A) That was actually the first title that Victor came up with; Victor Fresco, the show runner. I hate coming up with titles and he just though - he just loved the irony of my character thinking the weight of the world, quite literally, was on my shoulders, and balancing all of the crazy people in my life, in my own world, which feels like the entire world is on your shoulders. So I just think that’s just the thought of it. And it’s kind of fun for my name to be in the title. And it just speaks to - it just seemed that the title fit the show perfectly for what my character goes through every week.
Q) So is there room for improv in this role? It seems like there could definitely be.
A) Yes definitely, of course. We - seriously, you know, every person says this and in every interview you guys ask, we always say we have the best writing team. But we really, really do have the cream of the crop writers in town and they are of the highest caliber. So what they write is pretty close to genius and sometimes it is genius and most of the time it is genius. But with that being said, they do - they are fine with us improvising us and having a good time and playing around on set to come up with fun new stuff just to add to the greatness that they’ve written. So it’s really fun and freeing to do that. And a lot of times it ends up in the show.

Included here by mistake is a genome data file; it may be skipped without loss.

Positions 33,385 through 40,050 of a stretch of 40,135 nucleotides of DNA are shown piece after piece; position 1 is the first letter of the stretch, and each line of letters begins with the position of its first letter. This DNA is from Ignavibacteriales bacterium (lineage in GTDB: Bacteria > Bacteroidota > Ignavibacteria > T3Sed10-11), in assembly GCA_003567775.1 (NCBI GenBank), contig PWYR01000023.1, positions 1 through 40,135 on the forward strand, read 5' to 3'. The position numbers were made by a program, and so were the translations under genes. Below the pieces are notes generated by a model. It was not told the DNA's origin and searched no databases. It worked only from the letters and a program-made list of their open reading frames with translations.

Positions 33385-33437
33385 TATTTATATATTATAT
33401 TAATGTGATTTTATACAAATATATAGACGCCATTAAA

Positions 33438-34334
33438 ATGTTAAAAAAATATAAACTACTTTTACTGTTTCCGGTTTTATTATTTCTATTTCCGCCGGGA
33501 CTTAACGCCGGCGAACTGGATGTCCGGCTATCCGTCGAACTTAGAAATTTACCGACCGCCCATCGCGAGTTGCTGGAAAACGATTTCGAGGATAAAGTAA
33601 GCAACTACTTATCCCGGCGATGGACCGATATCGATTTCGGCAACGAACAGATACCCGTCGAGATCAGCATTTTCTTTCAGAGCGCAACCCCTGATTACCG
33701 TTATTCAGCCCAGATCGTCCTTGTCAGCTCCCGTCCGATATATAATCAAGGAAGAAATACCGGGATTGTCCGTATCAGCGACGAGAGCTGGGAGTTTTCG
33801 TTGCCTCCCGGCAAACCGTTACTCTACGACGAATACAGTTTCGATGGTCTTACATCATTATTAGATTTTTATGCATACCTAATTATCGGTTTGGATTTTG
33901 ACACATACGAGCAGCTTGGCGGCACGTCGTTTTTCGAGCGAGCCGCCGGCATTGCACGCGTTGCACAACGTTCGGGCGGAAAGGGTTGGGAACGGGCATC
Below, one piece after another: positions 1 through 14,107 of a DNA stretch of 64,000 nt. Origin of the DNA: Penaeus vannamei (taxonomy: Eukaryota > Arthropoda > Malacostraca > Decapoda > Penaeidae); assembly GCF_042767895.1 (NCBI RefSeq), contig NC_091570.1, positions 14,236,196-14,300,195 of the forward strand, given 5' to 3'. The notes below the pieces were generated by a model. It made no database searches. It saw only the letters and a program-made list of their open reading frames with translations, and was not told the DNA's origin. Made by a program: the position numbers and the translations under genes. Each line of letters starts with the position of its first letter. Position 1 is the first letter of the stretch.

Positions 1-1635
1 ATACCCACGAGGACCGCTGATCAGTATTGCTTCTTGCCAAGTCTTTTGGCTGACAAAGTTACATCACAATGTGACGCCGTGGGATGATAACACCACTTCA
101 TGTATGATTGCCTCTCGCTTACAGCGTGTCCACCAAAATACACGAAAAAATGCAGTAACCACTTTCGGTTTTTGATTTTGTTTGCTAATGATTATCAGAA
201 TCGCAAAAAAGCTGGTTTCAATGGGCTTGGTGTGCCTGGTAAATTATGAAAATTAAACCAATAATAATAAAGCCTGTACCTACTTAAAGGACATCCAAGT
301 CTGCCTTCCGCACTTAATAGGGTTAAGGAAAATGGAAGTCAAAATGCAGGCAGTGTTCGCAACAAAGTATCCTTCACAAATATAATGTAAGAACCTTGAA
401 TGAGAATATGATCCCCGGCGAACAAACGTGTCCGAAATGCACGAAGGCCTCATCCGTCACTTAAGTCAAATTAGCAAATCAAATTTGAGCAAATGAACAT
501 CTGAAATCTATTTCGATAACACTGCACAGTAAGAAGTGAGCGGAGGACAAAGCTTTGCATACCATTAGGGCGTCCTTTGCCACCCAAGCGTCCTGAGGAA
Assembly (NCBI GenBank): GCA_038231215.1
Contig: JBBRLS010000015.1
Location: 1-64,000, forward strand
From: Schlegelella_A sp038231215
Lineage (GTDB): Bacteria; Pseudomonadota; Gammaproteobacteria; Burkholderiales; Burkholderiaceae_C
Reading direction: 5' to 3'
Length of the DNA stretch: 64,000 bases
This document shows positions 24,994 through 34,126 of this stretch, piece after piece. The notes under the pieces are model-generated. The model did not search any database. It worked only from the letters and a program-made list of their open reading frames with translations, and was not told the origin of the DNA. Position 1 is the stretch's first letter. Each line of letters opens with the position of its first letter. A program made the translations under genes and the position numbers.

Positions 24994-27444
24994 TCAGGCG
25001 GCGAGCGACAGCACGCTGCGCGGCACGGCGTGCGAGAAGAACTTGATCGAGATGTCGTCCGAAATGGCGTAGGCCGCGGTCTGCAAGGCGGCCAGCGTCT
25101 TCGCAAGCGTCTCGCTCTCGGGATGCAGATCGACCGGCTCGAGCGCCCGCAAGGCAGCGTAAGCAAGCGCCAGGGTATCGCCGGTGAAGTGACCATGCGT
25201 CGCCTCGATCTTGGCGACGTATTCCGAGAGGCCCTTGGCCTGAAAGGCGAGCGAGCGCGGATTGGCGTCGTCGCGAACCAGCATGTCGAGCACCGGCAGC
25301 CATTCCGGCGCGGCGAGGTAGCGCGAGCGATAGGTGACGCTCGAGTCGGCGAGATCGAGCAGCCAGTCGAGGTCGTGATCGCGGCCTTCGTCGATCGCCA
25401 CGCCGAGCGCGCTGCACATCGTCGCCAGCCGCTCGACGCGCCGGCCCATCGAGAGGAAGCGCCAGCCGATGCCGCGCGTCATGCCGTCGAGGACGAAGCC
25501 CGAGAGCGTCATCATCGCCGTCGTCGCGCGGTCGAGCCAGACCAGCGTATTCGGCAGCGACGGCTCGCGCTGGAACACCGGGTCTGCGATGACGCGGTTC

Q) And what do you find the most challenging?
A) What I find most challenging about this show? I have a little bit of a control factor going on, and for me to release the control is a big step for me and a very healthy step for me. So that was a challenge and I’ve overcome it all ready and so it’s great.And the challenge is just - in addition to that it’s just - it’s being funny every week. I don’t know that people really get how hard it is - nor is it their job to get how hard it is. Their job is just to be entertained.
Q) What was it about Megan Hilty that made you want to have her on the show? And how much did your work with her in Smash influenced the decision to cast her?
A) Megan Hilty is phenomenal. Of course working with her on Smash was amazing and a wonderful fulfilling opportunity for me. And I knew that she was hilarious. I don’t know that America knows that yet because Smash was a drama. So I’m excited that America gets to see Megan be funny and hilarious and a way they’ve never seen her be before. So there was many talented girls that read for the part. But when she came in she just nailed it; she just was it. And as they often say, a lot of people don’t have it and she does.